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Bucks County sues social media giants for fueling youth mental health crisis

A joint suit has been filed against the firms running TikTok, Facebook and other platforms

Bob Harvie

The Bucks County Commissioners and District Attorney have filed a joint suit against several leading social media companies seeking to hold the corporations — and the tech giants behind them — accountable for the harm their platforms have inflicted on the mental health of the county’s children.

Filed recently in federal count in California, the civil complaint alleges the firms running TikTok, Facebook, Instagram, YouTube and Snapchat, with platforms designed to encourage youth addiction, are fueling a mental health crisis among young people.

The suit says the social media companies “can and should take measures to stem the tide of the mental health crisis afflicting America’s social media-addicted youth.”

Commissioner chair Bob Harvie said, “For too long, these companies have exploited developing minds without consequence, exchanging our children’s mental wellbeing for billions of dollars in ad revenue. The negative effects these platforms have are real, they are serious, they are quantifiable and they cannot be allowed to continue.”

County Solicitor Joe Khan said, “Today marks our latest step to hold corporations accountable for egregious misconduct that harms our community. We are proud to be at the helm of this important litigation and to stand united as a county.”

The complaint alleges that, using mechanics akin to gambling, the platforms manipulate users with “Intermittent Variable Rewards” that deliver addictive shots of dopamine as users browse continuous, algorithmic, personalized streams of content and advertisements. The suit says the platforms make frequent design tweaks aimed at maximizing screen time and promoting excessive, problematic levels of use.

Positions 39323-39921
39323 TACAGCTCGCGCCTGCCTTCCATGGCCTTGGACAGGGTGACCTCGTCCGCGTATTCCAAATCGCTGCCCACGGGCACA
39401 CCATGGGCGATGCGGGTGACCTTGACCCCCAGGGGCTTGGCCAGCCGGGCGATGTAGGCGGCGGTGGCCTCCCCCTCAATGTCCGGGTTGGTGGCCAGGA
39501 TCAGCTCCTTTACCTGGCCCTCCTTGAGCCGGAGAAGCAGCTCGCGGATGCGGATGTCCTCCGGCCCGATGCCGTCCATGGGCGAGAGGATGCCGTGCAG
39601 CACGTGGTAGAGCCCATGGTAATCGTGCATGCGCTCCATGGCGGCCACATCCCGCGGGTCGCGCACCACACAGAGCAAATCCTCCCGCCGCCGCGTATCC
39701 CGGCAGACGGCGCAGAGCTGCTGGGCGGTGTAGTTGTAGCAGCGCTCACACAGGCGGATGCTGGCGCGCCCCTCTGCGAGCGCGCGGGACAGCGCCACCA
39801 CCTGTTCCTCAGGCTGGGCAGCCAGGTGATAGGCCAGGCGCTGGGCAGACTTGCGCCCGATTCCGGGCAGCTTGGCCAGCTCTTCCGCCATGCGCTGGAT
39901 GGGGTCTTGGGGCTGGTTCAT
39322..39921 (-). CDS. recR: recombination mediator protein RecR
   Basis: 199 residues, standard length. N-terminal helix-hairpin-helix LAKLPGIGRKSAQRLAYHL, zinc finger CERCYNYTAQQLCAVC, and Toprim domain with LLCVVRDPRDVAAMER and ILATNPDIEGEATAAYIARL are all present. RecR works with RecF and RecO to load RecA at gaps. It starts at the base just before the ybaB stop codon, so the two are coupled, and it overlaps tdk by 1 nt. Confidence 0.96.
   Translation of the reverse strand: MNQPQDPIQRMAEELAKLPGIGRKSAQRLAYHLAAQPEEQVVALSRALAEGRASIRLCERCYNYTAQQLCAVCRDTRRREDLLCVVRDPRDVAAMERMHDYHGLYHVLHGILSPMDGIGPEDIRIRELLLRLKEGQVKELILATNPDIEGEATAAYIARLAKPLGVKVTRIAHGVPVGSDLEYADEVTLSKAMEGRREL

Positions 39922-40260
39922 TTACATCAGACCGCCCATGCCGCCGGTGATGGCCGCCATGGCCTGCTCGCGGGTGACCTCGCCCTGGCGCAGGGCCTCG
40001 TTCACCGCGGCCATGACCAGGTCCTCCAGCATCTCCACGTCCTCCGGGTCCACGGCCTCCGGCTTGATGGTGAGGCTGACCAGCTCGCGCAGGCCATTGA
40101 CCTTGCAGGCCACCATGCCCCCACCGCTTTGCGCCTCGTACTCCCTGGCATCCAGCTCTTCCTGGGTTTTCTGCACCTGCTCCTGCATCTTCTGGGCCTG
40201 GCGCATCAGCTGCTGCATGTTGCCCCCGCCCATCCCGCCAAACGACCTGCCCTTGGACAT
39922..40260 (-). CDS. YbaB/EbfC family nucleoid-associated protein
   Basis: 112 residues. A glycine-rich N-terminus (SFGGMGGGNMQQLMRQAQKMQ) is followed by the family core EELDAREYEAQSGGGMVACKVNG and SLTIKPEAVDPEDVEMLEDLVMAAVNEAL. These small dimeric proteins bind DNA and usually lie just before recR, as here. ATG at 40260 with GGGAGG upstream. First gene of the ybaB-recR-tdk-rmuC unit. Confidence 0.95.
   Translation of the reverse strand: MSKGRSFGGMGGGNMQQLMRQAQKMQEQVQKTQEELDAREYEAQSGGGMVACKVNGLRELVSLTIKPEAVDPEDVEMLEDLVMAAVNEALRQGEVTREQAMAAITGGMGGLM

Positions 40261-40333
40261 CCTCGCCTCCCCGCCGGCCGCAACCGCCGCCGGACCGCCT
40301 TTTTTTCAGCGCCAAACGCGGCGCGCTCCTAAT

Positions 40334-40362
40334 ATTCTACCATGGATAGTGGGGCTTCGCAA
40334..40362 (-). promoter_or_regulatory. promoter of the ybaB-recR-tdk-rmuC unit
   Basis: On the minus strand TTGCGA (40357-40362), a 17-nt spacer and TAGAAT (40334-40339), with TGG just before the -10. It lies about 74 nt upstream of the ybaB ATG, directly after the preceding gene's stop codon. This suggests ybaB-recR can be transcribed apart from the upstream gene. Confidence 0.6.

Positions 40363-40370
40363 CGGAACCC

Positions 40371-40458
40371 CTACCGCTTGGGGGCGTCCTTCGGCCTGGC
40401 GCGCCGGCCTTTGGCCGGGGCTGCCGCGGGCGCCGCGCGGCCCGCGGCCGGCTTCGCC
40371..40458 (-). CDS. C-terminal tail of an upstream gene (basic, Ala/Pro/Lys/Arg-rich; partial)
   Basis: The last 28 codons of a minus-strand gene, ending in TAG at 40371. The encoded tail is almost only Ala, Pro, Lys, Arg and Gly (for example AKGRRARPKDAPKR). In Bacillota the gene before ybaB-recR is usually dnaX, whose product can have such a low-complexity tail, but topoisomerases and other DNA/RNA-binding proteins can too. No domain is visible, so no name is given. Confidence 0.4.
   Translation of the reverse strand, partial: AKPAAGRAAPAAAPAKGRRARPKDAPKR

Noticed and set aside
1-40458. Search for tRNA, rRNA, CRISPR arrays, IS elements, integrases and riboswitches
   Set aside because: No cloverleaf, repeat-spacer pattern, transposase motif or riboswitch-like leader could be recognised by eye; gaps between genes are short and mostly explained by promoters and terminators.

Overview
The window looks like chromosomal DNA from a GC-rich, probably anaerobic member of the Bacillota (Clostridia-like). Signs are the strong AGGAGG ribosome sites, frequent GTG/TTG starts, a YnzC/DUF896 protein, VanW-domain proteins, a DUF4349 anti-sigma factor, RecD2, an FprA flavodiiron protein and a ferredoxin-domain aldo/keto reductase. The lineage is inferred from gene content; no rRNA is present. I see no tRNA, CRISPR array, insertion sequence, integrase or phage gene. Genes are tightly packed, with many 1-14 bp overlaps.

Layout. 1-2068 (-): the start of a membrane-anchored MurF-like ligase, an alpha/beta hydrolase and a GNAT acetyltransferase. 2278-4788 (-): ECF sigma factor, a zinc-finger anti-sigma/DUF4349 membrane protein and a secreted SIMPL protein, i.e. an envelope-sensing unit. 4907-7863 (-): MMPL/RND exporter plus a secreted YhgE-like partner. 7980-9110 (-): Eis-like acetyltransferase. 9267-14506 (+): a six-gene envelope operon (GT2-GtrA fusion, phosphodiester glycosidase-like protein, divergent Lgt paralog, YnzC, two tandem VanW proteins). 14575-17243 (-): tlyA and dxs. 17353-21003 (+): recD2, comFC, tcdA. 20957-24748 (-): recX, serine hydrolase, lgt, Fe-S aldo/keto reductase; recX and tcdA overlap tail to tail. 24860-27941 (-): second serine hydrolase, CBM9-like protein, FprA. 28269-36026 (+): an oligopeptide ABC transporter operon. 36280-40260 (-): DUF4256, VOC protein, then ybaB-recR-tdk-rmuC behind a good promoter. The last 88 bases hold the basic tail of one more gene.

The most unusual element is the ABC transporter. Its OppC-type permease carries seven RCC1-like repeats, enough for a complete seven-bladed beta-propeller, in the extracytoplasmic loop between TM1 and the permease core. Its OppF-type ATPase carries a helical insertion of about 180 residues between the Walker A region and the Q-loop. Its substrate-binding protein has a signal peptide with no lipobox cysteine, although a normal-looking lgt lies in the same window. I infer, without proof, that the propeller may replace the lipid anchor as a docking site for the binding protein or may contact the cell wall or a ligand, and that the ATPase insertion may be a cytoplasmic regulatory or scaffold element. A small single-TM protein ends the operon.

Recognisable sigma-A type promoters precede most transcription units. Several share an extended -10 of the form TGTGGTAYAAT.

Teenagers are especially vulnerable to these tactics, the suit says, as social media’s “social rewards” feel even more satisfying to the developing adolescent brain. And with more than 90 percent of children 13-17 reporting they use social media, the demographic is a central part of the companies’ business models.

The complaint alleges that with increased social media use has come higher rates of mental distress among children.

“When used for good, social media can be an incredible tool for learning, sharing and communicating,” said District Attorney Matthew D. Weintraub. “Unfortunately, these companies have chosen to pursue childhood addiction as a business model, and to treat the attention of young people as a commodity to be traded.”

Matthew D. Weintraub

According to the lawsuit, 51 percent of girls said in 2021 that they experienced “persistent feelings of sadness and hopelessness,” up from 36 percent in 2011. The feelings increased among boys from 21 percent to 29 percent during the same period.

In Bucks County, screenings conducted during the 2021-22 school year found 34 percent of school-aged youth were at risk for moderate-to-severe depression, and 40 percent were at risk for significant anxiety. More than a quarter of school-aged youth had a history of suicide ideation.

While the county funds, offers and supports numerous mental health services for children, teens and families, the systems in place are struggling to keep pace with growing levels of despair among young people.

Simultaneously, the county has seen an uptick in behavioral issues related to social media resulting in commitments of law enforcement resources. In one instance in 2022, a teen boy was arrested for threatening on Snapchat to “shoot up” a high school. In others, children participating in TikTok “challenges” have caused panics, injured people and damaged property.

The county and the DA are represented in this litigation by Robbins Geller Rudman & Dowd, a leading plaintiffs’ law firm with offices in California and Pennsylvania. The lawsuit was filed in U.S. District Court in the Northern District of California’s Oakland Division, where the law firm has brought similar actions.

Bucks County appears to be the first county government to join the multi-district legislation. Click here to read the full 100-plus pages of the complaint.

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